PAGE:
Recent growth changes in Western European forests are driven by climate warming and structured across tree species climatic habitats
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Recent growth changes (1980–2007) in Western European forests strongly vary across tree species, and range from +42% in mountain contexts to −17% in Mediterranean contexts. These changes reveal recent climate warming footprint and are structured by species' temperature (−) and precipitation (+) growing conditions.
Unprecedented climate warming impacts forests extensively, questioning the respective roles of climatic habitats and tree species in forest growth responses. National forest inventories ensure a repeated and spatially systematic monitoring of forests and form a unique contributing data source.
A primary aim of this paper was to estimate recent growth changes in eight major European tree species, in natural contexts ranging from mountain to Mediterranean. A second aim was to explore their association with species’ climatic habitat and contemporary climate change.
Using >315,000 tree increments measured in >25,000 NFI plots, temporal changes in stand basal area increment (BAI) were modelled. Indicators of climate normals and of recent climatic change were correlated to species BAI changes.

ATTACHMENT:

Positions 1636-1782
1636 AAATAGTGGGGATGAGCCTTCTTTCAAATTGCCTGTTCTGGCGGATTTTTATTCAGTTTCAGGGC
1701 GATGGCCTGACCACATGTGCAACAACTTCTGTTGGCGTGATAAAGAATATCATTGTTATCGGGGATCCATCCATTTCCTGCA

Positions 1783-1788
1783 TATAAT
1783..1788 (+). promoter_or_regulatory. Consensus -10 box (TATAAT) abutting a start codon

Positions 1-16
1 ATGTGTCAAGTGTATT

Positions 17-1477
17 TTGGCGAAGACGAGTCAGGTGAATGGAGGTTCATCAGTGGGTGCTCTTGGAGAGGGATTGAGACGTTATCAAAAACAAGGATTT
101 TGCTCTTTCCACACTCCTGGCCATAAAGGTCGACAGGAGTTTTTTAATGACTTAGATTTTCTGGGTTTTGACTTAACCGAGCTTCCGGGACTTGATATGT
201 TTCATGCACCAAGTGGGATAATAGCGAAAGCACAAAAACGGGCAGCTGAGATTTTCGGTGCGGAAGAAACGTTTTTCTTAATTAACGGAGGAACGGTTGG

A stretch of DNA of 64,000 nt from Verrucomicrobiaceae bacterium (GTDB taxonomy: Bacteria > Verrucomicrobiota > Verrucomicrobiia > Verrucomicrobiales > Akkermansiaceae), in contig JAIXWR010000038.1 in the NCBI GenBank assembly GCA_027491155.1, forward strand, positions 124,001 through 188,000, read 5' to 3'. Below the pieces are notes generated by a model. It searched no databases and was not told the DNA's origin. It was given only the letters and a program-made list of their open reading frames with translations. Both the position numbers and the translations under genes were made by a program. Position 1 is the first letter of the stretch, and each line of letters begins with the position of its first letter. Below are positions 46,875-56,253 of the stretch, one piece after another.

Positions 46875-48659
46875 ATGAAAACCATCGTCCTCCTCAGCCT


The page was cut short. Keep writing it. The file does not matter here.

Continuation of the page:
BAI changes spanned from −17 to +42% over 1980–2007 across species. BAI strongly increased for mountain species, showed moderate/no increase for generalist and temperate lowland species and declined for Mediterranean species. BAI changes were greater in colder/wetter contexts than in warmer/drier ones where declines were observed. This suggested a role for climate warming, further found more intense in colder contexts and strongly correlated with species BAI changes.
The predominant role of climate warming and species climatic habitat in recent growth changes is highlighted in Western Europe. Concern is raised for Mediterranean species, showing growth decreases in a warmer climate with stable precipitation.